Ready, Set, Go! Identifying Emerging Risks in Your 2024 Compliance Workplan 

emerging risks in compliance with Jenny O'brien

I always find it energizing to look back at the past year, and shift focus to what sits at the top of the risk list for the upcoming year. Here are some best practices and tips for both! 

Insights and Feedback from 2023 

Before moving on from 2023, it is important to take time and get feedback from business partners to ensure an “outside-in” perspective is included in your 2024 plan. A simple and effective approach is to survey key stakeholders by asking, “How has the compliance team been most effective and valuable to you?” This helps recognize and celebrate successes as well as validate what is working well and what work should continue. It is also critical to follow up with: “How can our team be even more effective and valuable to you?” By doing this, you will gain unique insights that could strengthen your program. 

Strategically Prioritizing Risks for 2024  

In addition to capturing the core elements of an effective compliance program, the most strategic part of plan development involves the work the team does to identify and prioritize emerging risks. There are three areas that support moving from a reactive to a proactive compliance program.    

  1. Optimizing Regulatory Guidance – State and federal regulators are providing more clarity around expectations and signaling where they will focus their resources. There are two key sources of these items:   
  • The U.S. Department of Justice’s (see Criminal Division released the Evaluation of Corporate Compliance Program document in March 2023 to assist prosecutors in evaluating a corporate compliance program as part of their investigation. 
    • Compliance teams should review the document and assess how their program measures up to expectations. Any gaps identified should be reviewed by leadership and the Board of Directors as appropriate. This will ensure awareness and enable preparation for any known risks related to three fundamental questions that will be asked of the organization: 
      • Is the corporation’s compliance program well designed? 
      • Is the program being applied earnestly and in good faith? 
      • Does the corporation’s compliance program work in practice? 
  • The Office of Inspector General’s (see new General Compliance Program Guidance document, released in November 2023, provides helpful information around relevant federal laws and other resources.  
    • Compliance teams should recognize and utilize the GCPG for insights around regulator expectations that are included in the tips, definitions, and FAQs. It is also an excellent resource to use when developing and refreshing content for employee and/or Board orientation.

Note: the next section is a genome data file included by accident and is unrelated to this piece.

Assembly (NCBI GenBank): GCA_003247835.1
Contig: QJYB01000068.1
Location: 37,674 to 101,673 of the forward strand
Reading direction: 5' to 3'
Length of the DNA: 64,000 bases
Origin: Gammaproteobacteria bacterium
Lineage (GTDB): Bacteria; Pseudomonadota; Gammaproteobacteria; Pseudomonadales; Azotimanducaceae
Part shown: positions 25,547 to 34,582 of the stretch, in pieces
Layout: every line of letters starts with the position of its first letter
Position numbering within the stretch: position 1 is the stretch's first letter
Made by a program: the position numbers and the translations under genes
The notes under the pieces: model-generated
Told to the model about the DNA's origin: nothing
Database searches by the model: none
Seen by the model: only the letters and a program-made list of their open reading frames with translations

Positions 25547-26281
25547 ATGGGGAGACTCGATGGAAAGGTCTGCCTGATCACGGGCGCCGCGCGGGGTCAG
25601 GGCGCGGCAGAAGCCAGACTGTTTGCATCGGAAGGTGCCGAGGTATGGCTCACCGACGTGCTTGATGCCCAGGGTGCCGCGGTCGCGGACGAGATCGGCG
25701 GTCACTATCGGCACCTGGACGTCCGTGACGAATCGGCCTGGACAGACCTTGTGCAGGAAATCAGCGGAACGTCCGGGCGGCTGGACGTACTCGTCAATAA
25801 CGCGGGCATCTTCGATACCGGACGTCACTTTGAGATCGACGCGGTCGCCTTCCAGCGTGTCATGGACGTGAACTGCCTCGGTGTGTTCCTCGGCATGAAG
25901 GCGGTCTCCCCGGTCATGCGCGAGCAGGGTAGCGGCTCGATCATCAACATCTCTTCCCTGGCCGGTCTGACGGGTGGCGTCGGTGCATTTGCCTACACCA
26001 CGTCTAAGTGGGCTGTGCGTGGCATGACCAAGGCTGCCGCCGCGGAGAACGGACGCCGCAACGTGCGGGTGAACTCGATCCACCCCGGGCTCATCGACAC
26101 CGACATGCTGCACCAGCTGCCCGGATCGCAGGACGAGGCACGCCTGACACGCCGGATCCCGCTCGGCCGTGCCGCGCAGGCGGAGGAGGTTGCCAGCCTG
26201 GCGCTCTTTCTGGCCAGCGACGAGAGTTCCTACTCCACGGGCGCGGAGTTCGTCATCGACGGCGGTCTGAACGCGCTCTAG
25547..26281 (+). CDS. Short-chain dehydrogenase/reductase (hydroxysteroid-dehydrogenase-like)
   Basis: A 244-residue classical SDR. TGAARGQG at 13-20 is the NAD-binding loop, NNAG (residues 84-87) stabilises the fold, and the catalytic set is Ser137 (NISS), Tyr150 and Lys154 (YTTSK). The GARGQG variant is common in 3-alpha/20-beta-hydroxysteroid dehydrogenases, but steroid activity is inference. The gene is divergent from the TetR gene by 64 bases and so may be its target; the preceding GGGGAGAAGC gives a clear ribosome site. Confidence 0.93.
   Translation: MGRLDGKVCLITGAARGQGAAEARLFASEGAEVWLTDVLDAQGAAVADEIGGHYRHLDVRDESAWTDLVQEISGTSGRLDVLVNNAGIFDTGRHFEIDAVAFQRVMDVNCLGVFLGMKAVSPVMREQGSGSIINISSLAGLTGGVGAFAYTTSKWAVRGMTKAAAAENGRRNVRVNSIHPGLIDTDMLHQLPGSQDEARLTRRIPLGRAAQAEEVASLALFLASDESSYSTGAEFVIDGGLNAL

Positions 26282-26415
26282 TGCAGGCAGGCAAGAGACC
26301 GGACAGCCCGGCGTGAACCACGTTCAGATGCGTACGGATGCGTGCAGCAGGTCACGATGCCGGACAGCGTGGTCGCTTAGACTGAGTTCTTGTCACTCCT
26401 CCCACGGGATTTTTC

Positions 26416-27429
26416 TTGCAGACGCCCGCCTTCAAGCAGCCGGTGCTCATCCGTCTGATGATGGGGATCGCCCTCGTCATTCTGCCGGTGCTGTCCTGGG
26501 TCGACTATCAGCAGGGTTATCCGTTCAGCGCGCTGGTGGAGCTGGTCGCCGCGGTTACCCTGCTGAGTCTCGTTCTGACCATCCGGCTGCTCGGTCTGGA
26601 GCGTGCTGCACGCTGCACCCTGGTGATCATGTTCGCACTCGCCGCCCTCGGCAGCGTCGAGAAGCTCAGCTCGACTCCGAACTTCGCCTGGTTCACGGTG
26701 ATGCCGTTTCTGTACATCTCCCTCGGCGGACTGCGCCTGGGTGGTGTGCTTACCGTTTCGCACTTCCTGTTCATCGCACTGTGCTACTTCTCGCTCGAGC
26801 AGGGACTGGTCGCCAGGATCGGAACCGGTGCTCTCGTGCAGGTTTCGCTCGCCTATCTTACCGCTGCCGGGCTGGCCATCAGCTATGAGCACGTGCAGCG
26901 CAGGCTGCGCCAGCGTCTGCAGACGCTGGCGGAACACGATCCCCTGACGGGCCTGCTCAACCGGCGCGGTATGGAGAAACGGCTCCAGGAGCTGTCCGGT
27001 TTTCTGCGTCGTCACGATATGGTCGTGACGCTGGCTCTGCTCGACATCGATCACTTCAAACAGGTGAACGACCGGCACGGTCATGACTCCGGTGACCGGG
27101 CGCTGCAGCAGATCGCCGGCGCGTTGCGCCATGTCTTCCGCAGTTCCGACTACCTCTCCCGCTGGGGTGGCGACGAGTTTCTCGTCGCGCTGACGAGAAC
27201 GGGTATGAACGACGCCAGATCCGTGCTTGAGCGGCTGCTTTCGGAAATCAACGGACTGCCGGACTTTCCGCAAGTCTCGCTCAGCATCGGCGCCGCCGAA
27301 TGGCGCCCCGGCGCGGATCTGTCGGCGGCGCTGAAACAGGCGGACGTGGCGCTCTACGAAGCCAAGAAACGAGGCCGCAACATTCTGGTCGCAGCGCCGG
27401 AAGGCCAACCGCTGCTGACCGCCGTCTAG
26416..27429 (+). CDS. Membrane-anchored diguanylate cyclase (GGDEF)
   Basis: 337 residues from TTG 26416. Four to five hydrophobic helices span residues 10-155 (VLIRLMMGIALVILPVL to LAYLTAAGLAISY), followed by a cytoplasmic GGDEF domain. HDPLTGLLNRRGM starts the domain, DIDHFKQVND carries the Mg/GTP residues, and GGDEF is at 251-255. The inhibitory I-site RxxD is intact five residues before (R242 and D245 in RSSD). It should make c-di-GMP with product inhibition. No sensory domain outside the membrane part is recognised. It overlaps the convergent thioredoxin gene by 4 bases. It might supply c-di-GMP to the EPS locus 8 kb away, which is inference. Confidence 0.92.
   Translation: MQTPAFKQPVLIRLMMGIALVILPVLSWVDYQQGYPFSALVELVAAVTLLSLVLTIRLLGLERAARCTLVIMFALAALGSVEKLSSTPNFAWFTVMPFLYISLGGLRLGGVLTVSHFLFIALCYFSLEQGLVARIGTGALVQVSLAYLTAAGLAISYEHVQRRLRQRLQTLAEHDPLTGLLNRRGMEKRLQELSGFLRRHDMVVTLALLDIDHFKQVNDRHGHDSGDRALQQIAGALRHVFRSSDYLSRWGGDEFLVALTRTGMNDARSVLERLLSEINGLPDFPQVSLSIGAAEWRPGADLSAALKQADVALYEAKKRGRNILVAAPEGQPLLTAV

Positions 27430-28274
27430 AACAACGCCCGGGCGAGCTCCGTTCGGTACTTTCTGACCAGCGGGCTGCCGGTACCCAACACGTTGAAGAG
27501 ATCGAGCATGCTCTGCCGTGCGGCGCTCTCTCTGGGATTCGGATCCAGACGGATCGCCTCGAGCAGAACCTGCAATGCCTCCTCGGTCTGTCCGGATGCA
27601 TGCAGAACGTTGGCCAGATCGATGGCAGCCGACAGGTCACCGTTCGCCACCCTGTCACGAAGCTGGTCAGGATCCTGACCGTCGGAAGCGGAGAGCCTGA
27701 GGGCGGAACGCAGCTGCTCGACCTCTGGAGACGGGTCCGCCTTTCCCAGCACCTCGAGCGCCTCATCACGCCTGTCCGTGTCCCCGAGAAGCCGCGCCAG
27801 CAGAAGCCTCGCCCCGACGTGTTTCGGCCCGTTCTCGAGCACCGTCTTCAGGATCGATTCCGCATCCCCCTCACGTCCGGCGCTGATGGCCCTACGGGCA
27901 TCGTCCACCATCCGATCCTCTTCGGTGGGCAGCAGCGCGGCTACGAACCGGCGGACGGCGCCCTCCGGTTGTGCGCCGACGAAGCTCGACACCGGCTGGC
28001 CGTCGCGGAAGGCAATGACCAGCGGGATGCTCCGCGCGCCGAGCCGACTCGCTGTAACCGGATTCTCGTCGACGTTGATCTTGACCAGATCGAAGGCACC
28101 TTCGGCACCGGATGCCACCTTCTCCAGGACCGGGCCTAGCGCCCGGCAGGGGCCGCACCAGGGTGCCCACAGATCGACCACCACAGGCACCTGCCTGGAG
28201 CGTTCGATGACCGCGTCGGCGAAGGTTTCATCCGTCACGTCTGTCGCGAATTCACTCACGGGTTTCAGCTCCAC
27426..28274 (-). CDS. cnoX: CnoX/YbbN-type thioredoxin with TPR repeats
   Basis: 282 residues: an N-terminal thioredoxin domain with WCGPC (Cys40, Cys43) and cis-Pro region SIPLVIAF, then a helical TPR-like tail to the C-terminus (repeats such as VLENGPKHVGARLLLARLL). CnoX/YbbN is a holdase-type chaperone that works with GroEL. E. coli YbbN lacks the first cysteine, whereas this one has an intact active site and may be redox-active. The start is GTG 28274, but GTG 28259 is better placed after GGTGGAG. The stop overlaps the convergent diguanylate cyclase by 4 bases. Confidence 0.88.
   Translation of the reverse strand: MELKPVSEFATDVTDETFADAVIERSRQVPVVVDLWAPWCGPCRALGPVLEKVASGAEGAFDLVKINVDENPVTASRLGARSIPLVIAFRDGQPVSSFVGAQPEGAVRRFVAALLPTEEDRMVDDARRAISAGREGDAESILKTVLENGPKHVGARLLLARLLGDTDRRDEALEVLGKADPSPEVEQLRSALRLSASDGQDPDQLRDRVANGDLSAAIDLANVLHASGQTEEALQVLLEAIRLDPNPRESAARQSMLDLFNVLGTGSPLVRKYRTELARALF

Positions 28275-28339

1. Aligning with 2024 Business Priorities – It’s the compliance team’s responsibility to understand and awareness of the organization’s 2024 business goals and priorities. This serves two purposes: to signal to your business partners that priorities are aligned and to better position compliance to anticipate and support emerging operations risks.    

As part of the ongoing development of your compliance team, focus on business acumen as much as developing technical compliance skills. This is accomplished by encouraging all team members to read leadership messages, attending business updates, and listening to how compliance can better support business imperatives. If you are a public company, listen to earnings calls and investor meetings to better understand how the company performed and performance commitments for future growth. Team members at all levels, from entry level to experienced managers, will benefit from becoming more astute business leaders as they also focus on developing compliance skillsets.  

  1. Understanding Industry Trends – As a leader in the organization and the expert on regulatory and compliance issues and trends, it is important for you to stay current on industry news. This means investing time in publications, websites, and blogs on what is happening across the industry. C-suite colleagues, Board members and other key stakeholders are looking to you for help prioritizing and identifying emerging risks that you will find by doing so. 

It may help to create a cross-functional group to review and assess emerging risks. Examples to consider for 2024 include:  

  • Artificial Intelligence (AI) and Investments in Data Analytics 
  • New Partnerships (Private Equity and Strategic Investors)  
  • Outsourced Services (IT, Revenue Cycle) 
  • Financial Stress and Operating Margins 
  • ESG and Sustainability 
  • Politics and Impact on the Regulatory Trends 

As we pause to strategize and prioritize, the good news is there is no shortage of advice, regulatory guidance, and opinions about what to consider including in our compliance plans. That said, keep in mind that more is not necessarily better. In fact, it is essential that we be disciplined and bring strategic insight into what NOT to include as well. This will ensure a systemic and realistic approach to mitigating and prioritizing the key risks for our organizations. 

Jenny O’Brien, JD, MS, CHC serves on the advisory board for YouCompli. She is also president and principal at BlackBridge Advisors. She has been the chief compliance officer (CCO) at multiple companies, including UnitedHealthcare, as well as a state assistant attorney general and a partner at a law firm. She is a past president and board member of HCCA/SCCE, serves on the boards of Bon Secours Mercy Health System and St. Charles Health System, and the advisory board of Stellar Health. 

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